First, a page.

Gazing at the stars over the mountain peaks
Last year a bunch of us went camping in the Lake District, at Fisherground campsite in Eskdale. We had such a good time we did it again this year on the May bank holiday weekend. And we were lucky as it was hot, hot, hot!
There’s nothing better than relaxing by a warm campfire with a glass of chilled wine at hand and having hilarious conversations with old friends. And if the weather is great it feels like a proper holiday that you’d pay hundreds for via a travel agent. I love the smell of campfire smoke, even when it permeates all your clothes and sleeping bags. It’s a comforting cosy smell that reminds me of childhood Brownie camps and Bonfire nights.
This isn’t a review of the campsites we stay at, by the way, just some diary-style notes about our camping weekend, but the campsite at Fisherground is highly recommended for family trips. These two munchkins below had a blast and the weather was fab, did I already say that in a smug kind of way? 😉
Fisherground campsite is in the beautiful Esk valley just outside the small village of Eskdale Green and has a pub at the end of the road. The owners bend over backward to welcome happy campers, even though May bank holiday is their busiest weekend of the year, they were still smiling as hundreds of campers arrived throughout the day and evening.
The campsite also has its own train station for the La’al Ratty, a miniature steam train which runs from Boot at the top of the valley to Ravenglass at the coast and back again. A must trip for everyone, and very relaxing sitting either in the open-air coaches or in the ‘olde worldy’ wooden compartments which are undercover.
Getting to Eskdale Green is a fun drive, just as you think the last six miles will be a breeze, the road suddenly points up and begins twisting and turning at an angle of almost 45 degrees in places. Make sure your brakes work! If you see a sign to Hardknott Pass make sure you’re going in the other direction. It’s called that for a few very good reasons.
The children’s rafting pond!
It’s a fabulous camping site for children too. It has a large naturally created paddling pond fed from a freshwater stream that the owners have made into a watery pirates den. There are 2 or 3 old tractor tyres transformed into rafts with ropes and big sticks to pole each other across the pond by. There were a few Swallows and Amazons style games being played and even though the water was cold it didn’t bother the kids.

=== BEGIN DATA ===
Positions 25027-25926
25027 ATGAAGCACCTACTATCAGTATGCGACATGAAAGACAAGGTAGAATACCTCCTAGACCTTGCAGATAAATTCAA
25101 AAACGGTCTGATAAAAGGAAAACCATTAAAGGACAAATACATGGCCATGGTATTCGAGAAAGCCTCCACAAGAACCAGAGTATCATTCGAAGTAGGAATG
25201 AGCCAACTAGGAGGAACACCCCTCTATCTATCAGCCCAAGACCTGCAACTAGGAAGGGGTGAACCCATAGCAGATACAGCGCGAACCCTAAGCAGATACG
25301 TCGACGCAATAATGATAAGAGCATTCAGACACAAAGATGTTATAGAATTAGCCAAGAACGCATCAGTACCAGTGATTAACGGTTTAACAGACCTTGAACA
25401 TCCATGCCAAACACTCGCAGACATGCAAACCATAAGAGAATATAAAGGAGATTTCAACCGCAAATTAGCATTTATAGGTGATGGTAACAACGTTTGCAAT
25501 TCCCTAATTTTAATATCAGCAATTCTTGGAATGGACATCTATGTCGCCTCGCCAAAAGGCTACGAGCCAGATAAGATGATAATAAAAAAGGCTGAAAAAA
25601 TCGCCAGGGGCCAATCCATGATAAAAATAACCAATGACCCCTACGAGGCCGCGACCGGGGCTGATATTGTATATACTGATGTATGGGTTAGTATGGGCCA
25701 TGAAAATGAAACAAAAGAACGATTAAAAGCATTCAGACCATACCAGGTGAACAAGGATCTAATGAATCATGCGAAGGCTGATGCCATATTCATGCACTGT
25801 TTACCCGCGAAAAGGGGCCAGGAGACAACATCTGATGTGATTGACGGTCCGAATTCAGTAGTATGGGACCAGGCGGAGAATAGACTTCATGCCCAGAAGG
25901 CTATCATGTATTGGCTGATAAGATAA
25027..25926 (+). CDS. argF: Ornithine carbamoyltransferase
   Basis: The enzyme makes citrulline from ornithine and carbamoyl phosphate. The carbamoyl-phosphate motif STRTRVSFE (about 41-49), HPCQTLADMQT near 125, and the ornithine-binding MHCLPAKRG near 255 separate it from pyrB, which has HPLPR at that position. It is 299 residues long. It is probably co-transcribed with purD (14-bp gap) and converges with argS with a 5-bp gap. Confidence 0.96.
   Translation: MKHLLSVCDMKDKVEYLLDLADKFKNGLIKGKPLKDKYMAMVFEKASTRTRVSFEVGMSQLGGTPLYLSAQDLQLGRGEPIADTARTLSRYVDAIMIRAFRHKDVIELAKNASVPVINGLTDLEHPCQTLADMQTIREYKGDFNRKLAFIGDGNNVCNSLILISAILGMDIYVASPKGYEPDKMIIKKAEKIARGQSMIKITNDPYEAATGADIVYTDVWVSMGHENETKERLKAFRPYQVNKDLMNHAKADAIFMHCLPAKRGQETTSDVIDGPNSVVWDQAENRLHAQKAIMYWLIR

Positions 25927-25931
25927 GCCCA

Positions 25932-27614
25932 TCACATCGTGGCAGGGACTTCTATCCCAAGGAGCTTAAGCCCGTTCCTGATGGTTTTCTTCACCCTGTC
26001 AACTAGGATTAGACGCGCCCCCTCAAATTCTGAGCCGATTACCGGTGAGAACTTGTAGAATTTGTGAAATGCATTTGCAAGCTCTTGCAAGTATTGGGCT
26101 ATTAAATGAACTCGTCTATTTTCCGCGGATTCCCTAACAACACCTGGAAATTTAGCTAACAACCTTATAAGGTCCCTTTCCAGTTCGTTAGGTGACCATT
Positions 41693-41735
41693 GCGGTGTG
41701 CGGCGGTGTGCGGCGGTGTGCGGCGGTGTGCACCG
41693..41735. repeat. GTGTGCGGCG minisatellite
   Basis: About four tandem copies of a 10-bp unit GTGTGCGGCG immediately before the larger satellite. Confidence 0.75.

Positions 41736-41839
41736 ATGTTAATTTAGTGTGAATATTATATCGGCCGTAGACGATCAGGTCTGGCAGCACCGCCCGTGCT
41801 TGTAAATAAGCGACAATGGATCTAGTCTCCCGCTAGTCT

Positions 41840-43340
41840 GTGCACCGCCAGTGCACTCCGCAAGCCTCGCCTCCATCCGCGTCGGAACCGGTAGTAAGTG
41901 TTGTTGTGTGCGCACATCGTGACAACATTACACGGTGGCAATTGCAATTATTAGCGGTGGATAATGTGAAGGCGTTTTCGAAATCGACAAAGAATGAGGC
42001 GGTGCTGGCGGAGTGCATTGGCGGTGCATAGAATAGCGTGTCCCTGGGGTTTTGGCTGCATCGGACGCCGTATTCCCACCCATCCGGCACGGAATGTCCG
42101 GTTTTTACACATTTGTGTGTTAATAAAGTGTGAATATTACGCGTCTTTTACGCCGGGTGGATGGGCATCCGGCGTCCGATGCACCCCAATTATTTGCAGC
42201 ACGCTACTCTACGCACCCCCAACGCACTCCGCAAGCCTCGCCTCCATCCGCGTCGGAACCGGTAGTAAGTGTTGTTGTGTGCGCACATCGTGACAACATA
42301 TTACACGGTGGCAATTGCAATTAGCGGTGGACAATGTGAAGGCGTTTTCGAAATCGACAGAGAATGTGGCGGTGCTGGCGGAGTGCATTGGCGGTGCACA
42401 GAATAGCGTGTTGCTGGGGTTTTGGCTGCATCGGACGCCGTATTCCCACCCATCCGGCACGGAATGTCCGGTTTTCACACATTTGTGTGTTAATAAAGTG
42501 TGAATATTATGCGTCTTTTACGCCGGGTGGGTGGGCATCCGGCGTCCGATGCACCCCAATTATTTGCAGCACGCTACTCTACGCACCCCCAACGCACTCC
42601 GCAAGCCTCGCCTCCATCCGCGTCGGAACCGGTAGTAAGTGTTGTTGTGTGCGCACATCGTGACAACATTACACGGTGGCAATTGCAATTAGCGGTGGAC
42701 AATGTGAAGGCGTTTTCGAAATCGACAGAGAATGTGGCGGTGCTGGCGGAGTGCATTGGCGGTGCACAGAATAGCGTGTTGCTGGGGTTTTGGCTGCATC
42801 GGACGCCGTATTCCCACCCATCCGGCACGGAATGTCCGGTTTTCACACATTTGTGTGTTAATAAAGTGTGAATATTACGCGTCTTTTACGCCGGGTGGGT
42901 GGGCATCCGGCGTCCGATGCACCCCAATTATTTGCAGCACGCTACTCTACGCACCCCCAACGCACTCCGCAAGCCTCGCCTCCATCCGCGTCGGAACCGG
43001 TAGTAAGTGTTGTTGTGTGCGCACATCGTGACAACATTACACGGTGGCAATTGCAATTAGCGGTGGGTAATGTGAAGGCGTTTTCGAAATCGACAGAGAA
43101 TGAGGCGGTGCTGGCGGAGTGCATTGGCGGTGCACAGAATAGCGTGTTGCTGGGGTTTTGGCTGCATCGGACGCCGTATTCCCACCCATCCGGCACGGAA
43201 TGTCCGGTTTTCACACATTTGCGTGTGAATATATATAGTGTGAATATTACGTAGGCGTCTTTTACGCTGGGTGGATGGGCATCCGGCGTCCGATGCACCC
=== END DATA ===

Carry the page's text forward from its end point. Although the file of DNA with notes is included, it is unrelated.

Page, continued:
Right beside the pond is a great adventure playground in the wooded copse. A zip wire, more swinging tyres, climbing ropes, and a couple of rope swings, one of which flies over the water, were all more than enough to make it a kids heaven.
Trying not to fall in! (but of course, they did).
Facepaint makes the pirate games more authentic.
Rescue mission to the Rocks
Taking turns to push
Fire pits, our essential camping requirement, were provided at no extra charge. A wheel rim balanced safely on a stone slab in the centre of our circle of tents, and the wood was bought from, and delivered by, a very cheerful man with a van, with optional marshmallows if you’d forgotten your own. The smoke from the fire is also useful when the midges descended in the early evening. Only a slight irritant as there was water nearby and trees of course. We found the local pubs even sold Avon’s Sun So Soft spray which is the only, I mean the only, lotion that keeps the little blighters away.
The first day after arriving, we headed round the valley to Wastwater to gaze at the view towards Scafell Pike and fells, we realised we had headed west in the wrong direction and left the sun behind us in the Esk valley! The view is still spectacular under the cloud, and it’s so peaceful, as hardly any tourists hang out at this side of the lakes which is further west of the more popular areas. More serious walkers and outward bounders can be found here.
The next day we took the steam train to Muncaster Castle for a fun day and even found a slow worm basking in the sun at the side of the pavement. I’ve never seen one before and they are very pretty close up.
Sam the slow worm.
The view from Muncaster Castle grounds.
A bone-rattling ride on a recommissioned army truck takes you directly from the campsite up to the Woolpack Inn for an evening meal. You’ve got to watch how much alcohol you consume at the pub, as the ride back down can be even hairier! Especially as the roads are single tracks. Stomach-churning.
Marshmallows around the campfire and a few glasses of wine with friends rounds off the evenings well. As soon as the kids got their bearings it was great that they all made friends and dashed from tents to ponds, to the playground, and the ‘mountain’ by themselves. All the larger groups of camping families were set up together in a separate field, presumably to keep any late-night noise to a minimum, or at least all together but we found no unpleasant noise at all which was nice unless we were the culprits!
We can’t wait to go back, it’s beautiful camping countryside, with loads of places to visit and things to do, and a relaxing cuckoo calling every morning as we woke up.